An intimate and unflinching look over 12 months at the hardscrabble lives of hustlers in downtown Montreal.
"Men For Sale" is a harrowing look at about a dozen hustlers over a year's time in Montreal as they come into a clinic known as Sero-Zero. It's a place where they can get health checks and information about AIDS prevention. It's also where documentarian Rodrigue Jean set up his cameras for month-by-month interviews. The over two hour running time adds to the nightmarish aspect of the men's existences.
They live in a constant parade of drugs (Crack, mainly), sex, hustling, fights, and dreams that even they know won't come true. One by one, these young men talk about being in a life that seems like a death wish (some of them repeatedly say they want to commit suicide) or a never ending lurch from score to score. There's scenes of deep denial about their lives, like the one man who is the father to a baby that he thinks he could be a good father for, even as he talks about buying more crack. Some of these men think it's a major achievement in detoxing if they stay off the rock for more than 10 hours.
But then it's right back to the viscous cycle. After awhile, the film becomes almost numbing in it's predictability, repetitive nature, and a serious lack of editing. (Did there really need to be shots of the men getting microphones taped on their chests? Or the transitional shots of Montreal in the dark?) The film is also in French, so you're reading subtitles throughout. With the exception of "Willy," whose face is never fully shown, most of these men are inarticulate, which renders the subtitles into something resembling a news-channel's repetitious lower screen ticker bar.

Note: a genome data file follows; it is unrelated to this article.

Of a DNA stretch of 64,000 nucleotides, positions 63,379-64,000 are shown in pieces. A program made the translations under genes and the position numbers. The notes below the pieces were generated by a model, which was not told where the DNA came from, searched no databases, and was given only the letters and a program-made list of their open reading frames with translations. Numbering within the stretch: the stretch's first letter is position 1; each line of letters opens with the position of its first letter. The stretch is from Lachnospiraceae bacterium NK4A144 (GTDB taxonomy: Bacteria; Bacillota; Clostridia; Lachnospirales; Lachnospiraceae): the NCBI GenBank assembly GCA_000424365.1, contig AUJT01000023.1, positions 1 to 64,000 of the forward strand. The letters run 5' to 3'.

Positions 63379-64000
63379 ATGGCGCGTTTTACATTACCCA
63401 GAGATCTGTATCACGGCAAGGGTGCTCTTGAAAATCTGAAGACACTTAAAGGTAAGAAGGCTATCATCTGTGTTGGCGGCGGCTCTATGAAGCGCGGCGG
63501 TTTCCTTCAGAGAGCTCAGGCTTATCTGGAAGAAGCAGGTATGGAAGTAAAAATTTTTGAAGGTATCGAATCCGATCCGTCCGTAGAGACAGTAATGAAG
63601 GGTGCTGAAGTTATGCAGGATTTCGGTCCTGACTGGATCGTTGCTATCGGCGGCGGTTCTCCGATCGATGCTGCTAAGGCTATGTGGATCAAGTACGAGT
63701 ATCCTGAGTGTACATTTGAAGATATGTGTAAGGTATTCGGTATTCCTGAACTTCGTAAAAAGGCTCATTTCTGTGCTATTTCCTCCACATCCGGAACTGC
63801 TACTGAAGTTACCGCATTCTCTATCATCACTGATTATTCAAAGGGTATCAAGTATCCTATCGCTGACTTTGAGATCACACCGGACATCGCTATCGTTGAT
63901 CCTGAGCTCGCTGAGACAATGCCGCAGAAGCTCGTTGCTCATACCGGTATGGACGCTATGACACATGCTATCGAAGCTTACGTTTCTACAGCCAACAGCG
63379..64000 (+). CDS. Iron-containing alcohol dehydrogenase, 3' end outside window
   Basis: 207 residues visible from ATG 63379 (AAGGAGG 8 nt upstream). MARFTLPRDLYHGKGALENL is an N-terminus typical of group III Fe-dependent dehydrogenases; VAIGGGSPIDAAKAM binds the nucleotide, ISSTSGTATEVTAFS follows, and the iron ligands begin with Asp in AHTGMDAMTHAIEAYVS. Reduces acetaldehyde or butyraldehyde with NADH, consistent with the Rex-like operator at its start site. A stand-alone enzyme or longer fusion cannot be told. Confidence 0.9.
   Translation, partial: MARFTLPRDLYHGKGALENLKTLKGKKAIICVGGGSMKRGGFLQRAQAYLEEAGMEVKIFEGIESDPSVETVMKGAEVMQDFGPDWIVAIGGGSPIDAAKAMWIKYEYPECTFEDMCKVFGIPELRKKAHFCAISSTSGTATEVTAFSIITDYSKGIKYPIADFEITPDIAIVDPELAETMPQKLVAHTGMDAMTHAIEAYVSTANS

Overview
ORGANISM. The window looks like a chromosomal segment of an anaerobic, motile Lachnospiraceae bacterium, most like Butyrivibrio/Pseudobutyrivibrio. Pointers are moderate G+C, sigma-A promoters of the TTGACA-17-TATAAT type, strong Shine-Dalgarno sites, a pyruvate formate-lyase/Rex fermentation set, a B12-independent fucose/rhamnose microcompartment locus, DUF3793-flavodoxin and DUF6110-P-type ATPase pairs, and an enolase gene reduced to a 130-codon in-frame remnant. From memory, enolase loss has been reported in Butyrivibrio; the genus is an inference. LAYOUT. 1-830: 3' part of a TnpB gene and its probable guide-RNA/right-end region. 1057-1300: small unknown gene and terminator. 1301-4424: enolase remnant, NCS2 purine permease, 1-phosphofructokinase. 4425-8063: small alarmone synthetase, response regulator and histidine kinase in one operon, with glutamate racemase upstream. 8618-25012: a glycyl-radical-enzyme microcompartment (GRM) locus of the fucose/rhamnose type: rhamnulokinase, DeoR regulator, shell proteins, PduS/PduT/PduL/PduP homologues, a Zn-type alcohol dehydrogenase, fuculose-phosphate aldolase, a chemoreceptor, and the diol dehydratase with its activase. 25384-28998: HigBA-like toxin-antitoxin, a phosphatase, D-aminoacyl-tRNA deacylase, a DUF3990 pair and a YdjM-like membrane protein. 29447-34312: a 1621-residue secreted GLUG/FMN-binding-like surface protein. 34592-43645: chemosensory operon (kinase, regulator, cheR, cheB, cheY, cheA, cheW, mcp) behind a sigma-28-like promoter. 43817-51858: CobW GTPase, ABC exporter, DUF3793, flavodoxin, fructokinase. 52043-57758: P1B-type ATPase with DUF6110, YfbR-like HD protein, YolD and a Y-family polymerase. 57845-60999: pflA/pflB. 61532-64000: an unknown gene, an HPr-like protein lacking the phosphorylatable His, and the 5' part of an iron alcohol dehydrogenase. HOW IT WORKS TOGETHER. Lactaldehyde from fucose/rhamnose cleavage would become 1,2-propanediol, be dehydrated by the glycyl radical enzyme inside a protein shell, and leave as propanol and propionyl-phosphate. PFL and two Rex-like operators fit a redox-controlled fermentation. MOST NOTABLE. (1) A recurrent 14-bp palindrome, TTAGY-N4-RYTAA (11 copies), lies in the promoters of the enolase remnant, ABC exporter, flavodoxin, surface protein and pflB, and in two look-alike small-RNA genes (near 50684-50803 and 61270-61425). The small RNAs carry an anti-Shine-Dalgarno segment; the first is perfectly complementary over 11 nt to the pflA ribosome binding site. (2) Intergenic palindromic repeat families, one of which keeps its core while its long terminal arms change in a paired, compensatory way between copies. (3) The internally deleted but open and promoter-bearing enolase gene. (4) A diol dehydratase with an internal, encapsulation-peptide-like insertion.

The story never seems to change. It makes "Men For Sale" a depressing portrait of prostitution and drug use. To the movie's credit, there's no glamorization or teary fake redemption scenes, and plenty of close ups of men beaten both mentally and physically. "I'm 23 and I'm losing my teeth," one of the men grouses. They may be "Men For Sale," but ultimately, they give up whatever value they could have and the DVD refuses to flinch at that fact.